• Digital preservation and backup at OLH

    Digital preservation and backup at OLH

    Posted by Martin Paul Eve on 2020-09-24

An article last week in Science pointed to the fact that "dozens of scientific journals have vanished from the internet, and no one preserved them". These titles were open-access journals and, obviously, press coverage like this does no good for the spread of OA. It is, of course, possible for non-OA journals to vanish and to have been inadequately preserved. Because, however, subscription journals have a revenue stream, I suppose they are more likely to be members of digital preservation schemes, whereas the barriers to establishing OA journals are lower, so there may be more risk of their disappearance.

At OLH we have several procedures in place to ensure the long-term preservation and short-term backup of our journals. Digital preservation procedures are in place to ensure that if OLH ceases to operate, our titles remain available. Backup procedures are there to mitigate local data loss and to ensure continuity of operation. All articles are assigned a DOI that, in the event of a preservation service being activated, should be redirected to those sources, enabling persistent addressing of material.

  1. We are members of CLOCKSS (Controlled Lots of Copies Keeps Stuff Safe). This means that the CLOCKSS archive ingests our material and, in the event of OLH going offline/folding, the archive is authorized to make the content available. However, CLOCKSS is still in the process of writing a plugin that can ingest from our platform Janeway. We therefore only have partial coverage in this archive at present. This will, in the near future, have total coverage of OLH titles and articles and act as a long-term preservation facility.
  2. Our articles are ingested by the Internet Archive Scholar service where the fulltext is available. This is a long-term preservation facility.
  3. We encourage authors to deposit the version of record in institutional and subject repositories, thereby ensuring additional redundancy. We do not know the full extent of redundancy that this provides, but it provides at least some assurance of failsafe backup. This acts as a long-term preservation facility but, as before, the extent of coverage is unknown/not in our capacity.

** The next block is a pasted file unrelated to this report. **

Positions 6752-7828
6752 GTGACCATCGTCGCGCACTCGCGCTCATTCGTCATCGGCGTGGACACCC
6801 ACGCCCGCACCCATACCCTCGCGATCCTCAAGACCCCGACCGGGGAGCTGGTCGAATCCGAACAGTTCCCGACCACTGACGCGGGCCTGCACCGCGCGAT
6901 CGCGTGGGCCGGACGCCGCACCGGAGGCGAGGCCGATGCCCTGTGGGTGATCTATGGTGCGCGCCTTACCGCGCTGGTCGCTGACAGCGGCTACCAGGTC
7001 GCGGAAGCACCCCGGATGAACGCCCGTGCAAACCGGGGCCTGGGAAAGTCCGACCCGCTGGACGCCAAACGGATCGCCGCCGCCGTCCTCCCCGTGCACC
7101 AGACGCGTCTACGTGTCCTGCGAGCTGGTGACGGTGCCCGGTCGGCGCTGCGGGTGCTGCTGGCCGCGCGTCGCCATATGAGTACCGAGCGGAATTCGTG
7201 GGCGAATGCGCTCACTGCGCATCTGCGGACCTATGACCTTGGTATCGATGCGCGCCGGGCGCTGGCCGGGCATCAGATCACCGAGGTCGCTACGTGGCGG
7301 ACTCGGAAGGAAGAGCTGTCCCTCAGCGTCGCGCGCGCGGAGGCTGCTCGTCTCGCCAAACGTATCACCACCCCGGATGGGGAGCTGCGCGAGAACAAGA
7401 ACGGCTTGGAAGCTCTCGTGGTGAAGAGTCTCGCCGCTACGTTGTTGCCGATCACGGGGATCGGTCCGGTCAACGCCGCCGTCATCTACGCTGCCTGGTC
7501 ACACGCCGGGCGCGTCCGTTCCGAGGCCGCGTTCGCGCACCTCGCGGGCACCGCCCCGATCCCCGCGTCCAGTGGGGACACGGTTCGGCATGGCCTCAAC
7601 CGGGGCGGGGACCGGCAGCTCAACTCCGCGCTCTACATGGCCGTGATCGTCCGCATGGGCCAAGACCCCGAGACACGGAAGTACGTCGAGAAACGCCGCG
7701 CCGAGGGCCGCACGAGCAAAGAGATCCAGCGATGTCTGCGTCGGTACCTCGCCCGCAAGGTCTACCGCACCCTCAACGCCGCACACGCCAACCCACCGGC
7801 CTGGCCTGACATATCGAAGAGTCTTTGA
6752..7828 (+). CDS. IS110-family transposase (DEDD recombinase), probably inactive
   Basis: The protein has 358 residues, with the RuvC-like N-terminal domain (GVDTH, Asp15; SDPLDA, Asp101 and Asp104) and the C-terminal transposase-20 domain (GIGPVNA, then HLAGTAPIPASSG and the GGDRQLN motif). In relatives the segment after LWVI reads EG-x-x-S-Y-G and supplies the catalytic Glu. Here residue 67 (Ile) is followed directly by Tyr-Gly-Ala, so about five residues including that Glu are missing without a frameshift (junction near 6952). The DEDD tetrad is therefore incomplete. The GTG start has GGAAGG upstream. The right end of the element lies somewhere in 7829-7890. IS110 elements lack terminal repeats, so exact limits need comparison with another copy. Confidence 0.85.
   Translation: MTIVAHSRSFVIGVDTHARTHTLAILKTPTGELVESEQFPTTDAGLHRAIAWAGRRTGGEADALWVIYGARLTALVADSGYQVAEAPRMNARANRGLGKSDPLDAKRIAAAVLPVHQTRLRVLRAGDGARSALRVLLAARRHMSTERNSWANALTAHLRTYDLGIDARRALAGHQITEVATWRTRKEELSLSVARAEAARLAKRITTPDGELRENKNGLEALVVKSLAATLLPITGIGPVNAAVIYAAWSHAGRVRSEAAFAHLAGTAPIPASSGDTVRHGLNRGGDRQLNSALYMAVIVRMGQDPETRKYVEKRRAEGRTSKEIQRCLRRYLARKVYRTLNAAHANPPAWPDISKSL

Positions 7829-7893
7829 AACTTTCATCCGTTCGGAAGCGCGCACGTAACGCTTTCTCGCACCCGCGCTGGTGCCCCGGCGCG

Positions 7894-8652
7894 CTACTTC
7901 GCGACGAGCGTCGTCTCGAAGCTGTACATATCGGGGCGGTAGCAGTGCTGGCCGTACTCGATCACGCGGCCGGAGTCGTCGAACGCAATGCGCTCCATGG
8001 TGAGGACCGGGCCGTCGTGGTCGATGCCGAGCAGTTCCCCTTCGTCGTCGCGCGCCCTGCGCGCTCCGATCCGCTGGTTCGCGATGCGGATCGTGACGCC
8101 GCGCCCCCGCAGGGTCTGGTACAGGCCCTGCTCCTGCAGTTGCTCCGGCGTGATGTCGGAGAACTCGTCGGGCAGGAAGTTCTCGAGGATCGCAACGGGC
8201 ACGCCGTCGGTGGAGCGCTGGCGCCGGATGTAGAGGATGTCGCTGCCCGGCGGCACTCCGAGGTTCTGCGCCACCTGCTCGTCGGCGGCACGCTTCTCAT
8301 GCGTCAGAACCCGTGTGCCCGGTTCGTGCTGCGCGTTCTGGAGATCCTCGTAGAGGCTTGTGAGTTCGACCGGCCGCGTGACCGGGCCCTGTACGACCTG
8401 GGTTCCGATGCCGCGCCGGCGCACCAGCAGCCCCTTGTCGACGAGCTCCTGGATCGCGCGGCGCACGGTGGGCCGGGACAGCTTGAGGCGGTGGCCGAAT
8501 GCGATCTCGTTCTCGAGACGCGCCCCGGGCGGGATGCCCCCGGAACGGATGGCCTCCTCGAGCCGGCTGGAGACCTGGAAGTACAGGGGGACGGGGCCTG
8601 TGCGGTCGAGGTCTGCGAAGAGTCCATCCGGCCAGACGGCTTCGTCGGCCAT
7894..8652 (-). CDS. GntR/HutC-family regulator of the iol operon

4. Janeway databases are preserved with hot backups of their live state at our server host, DigitalOcean. Our third-party providers, such as Ubiquity Press, are responsible for backups of the databases and journals that they maintain. Likewise for Liverpool University Press. This is a backup facility.
  5. We currently keep two offsite copies of the database and filesystem that we control ourselves. These are geolocated at separate sites in the United Kingdom. We are about to expand this to a third site, giving triple redundancy of all data. These backups are packed into local dated archive files so that we have a record of changes on a daily basis. Each offsite backup location has 10TB of storage, ensuring that we can keep a large number of backups. Each backup location/server is protected by an uninterruptible power supply that safely shuts down the box if a power outage is detected. This is a backup facility.

And just for fun, here's a picture of one of our storage facilities!

I hope this gives some additional clarity over the measures that we have taken, at OLH, to ensure our permanence in the record.

Martin Paul Eve

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